COVID-19 cases in Iran have been rising dramatically, prompting health care and government officials to sound the alarm. Restrictions are being implemented now as it becomes apparent that a third wave of COVID-19 is upon Iran. The majority of Iranian provinces are classified as red on the national severity scale. 3,362 additional infections were recorded on Sunday and it seems that Tehran is experiencing the most cases. Iran has been hard hit by COVID-19. As of this morning there have been 446,448 confirmed cases since the beginning of the pandemic. Iranians have not been following public health restrictions as well as the government would like. I fact both Supreme Leader Ayatollah Ali Khamenei and President Hassan Rouhani have issued warnings to the public about adhering to restrictions better. The Iranian government also blames continuing US sanctions for creating conditions where COVID-19 thrives. Iranian President Hassan Rouhani accused the US of inflicting $150 billion worth of damage on the Iranian economy through sanctions.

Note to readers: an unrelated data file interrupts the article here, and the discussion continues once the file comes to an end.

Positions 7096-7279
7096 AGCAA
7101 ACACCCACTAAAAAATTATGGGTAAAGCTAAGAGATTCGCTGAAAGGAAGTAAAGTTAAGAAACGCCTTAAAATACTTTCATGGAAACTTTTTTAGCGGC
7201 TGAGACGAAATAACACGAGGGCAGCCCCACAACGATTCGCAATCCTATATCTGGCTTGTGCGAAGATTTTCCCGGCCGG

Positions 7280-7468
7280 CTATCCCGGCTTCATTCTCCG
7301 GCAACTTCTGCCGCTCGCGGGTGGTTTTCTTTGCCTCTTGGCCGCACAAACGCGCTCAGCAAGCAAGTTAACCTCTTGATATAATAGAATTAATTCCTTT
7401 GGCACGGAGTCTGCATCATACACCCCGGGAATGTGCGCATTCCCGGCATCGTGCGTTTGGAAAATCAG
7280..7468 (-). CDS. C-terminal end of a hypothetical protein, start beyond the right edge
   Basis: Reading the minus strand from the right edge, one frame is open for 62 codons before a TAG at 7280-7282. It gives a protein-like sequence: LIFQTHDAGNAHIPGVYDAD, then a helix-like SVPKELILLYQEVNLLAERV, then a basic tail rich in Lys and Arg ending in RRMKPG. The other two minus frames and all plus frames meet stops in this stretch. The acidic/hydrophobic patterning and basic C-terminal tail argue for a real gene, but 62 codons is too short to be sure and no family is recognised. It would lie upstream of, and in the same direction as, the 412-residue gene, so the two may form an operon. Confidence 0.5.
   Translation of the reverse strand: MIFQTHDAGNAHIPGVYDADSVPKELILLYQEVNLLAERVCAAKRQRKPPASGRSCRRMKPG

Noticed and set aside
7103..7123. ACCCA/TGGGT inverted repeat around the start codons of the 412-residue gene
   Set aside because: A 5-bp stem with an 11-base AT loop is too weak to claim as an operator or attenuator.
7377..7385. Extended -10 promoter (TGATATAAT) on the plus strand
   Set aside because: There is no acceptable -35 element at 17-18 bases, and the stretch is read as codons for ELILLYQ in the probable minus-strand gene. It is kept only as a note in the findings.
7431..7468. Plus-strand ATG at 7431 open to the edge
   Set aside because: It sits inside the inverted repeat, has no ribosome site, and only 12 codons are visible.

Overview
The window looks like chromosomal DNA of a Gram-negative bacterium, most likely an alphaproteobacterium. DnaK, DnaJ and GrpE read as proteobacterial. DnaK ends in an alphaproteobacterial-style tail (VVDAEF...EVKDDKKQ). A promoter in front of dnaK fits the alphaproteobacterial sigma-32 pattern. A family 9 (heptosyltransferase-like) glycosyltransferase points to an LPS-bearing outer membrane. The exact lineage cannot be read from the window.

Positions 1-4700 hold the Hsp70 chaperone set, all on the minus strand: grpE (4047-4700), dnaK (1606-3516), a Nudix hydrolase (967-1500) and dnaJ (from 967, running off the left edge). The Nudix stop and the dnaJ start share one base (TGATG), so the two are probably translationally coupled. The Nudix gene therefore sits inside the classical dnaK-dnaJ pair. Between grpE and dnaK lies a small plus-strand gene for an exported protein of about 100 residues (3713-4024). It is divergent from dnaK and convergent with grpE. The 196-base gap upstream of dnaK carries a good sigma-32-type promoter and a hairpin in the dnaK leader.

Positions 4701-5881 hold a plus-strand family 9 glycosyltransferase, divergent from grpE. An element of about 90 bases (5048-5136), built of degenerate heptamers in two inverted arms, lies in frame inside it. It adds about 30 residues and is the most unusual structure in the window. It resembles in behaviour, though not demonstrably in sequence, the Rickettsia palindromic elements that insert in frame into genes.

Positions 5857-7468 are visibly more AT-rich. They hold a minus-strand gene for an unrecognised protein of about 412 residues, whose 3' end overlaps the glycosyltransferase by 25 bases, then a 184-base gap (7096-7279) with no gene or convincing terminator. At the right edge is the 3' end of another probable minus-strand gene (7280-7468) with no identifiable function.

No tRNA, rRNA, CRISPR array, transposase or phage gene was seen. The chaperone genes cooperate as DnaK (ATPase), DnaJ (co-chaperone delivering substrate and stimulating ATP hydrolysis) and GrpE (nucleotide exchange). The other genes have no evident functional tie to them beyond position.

International health experts are suspicious of the case count numbers in Iran. The death toll could be twice as high as the official figures. Undercounting, and selective testing methods have been cited as possible causes for a miscount. O
Despite the pandemic Iran’s uranium enrichment continues. In a confidential document distributed earlier in September the International Atomic Energy Agency reported the Iranian stockpile of low-enriched uranium increased by 523.8 kilograms between May and August.
Tehran appears set to honor the 7 July deadline it put in place regarding increased uranium enrichment. The Iranian government has said repeatedly it will no longer honor the enrichment restrictions in the 2015 nuclear deal unless European nations can provide relief from the stringent US economic sanctions now in place. It is becoming apparent that the European effort has failed and come Sunday Iran will begin enriching uranium in any amount it sees fit. Iran has stated the enrichment level will be below the 90-percent purity necessary for uranium to be considered weapons grade. Given Iran’s penchant for misleading statements and outright lies in the past, this claim is circumspect to say the least.